e-flux lectures: Doreen Mende, “The Navigation Principle: Slow Image”
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e-flux lectures: Doreen Mende, “The Navigation Principle: Slow Image”

e-flux lectures: Doreen Mende, “The Navigation Principle: Slow Image”
Date
November 29, 2017, 7pm
e-flux
311 East Broadway
New York, NY 10002
USA

Navigation is today’s everyday practice. It informs our popular cultures, processes knowledge access, and constitutes contemporary political conditions. This lecture will offer, from the perspective of curatorial politics, a set of considerations regarding navigation, as well as the knowledge-concerned consequences of practicing contemporary image-regimes.

Which techno-ontologies emerge from navigation to project new visual-spatial regimes—with collective and collectivizing forces capable of re-distributing the modes of narrating race, gender, and history? The navigational landscape, as debated by philosopher Reza Negarestani and others, produces a spatiality in which the “situated knowledges” from the “privilege of partial perspective” (Donna Haraway) is copied and shared, password-protected, and concealed, yet tracked, geo-located, opened, memorized, and datafied as part of a webbed constellation. How can we operate a ramified spatiality through the image-question when, from a perspective of visual studies, navigation could be understood as a “concept-practice” (as Tom Holert suggests)? How can we think, link, and challenge a philosophical vocabulary for navigation alongside the call for visual literacy and the politics of image-making towards building future social imaginaries?

From the perspective of computational speed, the human capacity to read an image – across the many layers of time-zones, climates, addressees, countries, generations, and languages – is terribly slow. We humans will fail hilariously in the race to seek cognition. Yet, in the navigational landscape, slowness has many speeds. As a point of entry, this lecture will speculate about the ‘slow image’ as a tool for analyzing image-regimes emerging from navigational or ramified processes.

It will process thoughts from conversations with comrades and friends of the Harun Farocki Institut in Berlin as well as from the research trajectory of the Curatorial Politics seminar of the CCC Research Master at HEAD Genève 2016/17, and contributes to the slow research-project The Navigation Principle.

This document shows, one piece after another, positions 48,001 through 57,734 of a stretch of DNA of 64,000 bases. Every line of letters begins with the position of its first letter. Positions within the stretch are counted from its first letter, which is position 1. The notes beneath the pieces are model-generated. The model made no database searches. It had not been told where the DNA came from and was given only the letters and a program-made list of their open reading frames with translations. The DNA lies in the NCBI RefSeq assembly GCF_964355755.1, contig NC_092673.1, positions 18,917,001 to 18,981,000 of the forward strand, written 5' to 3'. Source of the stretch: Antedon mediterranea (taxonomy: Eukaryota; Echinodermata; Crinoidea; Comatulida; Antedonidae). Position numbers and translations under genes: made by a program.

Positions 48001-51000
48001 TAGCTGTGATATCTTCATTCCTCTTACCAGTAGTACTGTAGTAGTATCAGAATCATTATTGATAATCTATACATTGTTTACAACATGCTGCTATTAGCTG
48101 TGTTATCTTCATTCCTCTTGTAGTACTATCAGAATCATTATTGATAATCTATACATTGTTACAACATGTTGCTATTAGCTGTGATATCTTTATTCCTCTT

Doreen Mende is a curator, theorist, researcher, and writer. She is currently Associate Professor and Director of the CCC Research Master and PhD-Forum of the Visual Arts Department at HEAD in Geneva, Switzerland. She is a founding member of the Harun Farocki Institut in Berlin. Her research interests include (geo)spatial practices in image regimes, exhibition-making, curatorial politics, archival metabolisms, decolonizing socialism, and concept work. She holds a PhD in Curatorial/Knowledge from Goldsmiths, University of London. Mende’s recent publications include KP Brehmer: Real Capital Production Raven Row and Koenig Books, London; and “Entries Towards a Society of Ramification” in Proxy Politics Power and Subversion in a Networked Age, edited by RCPP, Archive Books, Berlin.

For more information, contact program@e-flux.com.

Category
Performance
Subject
Blackness

Doreen Mende, curator and theorist, is currently professor for Curatorial Politics and head of the CCC Research-based Master and PhD-Forum at HEAD Genève/Switzerland. Recent curatorial projects include “Hamhung’s Two Orphans” for Bauhaus Imaginista at Garage Museum of Contemporary Art in Moscow, 2018; “The Navigation Principle” at the Dutch Art Institute, 2017; “The Prisoner Letter” at Khalil Sakakini Cultural Center, Sharjah Biennial 13 Offsite in Ramallah, 2017. Since 2015 she has been a founding member of the Harun Farocki Institut in Berlin.

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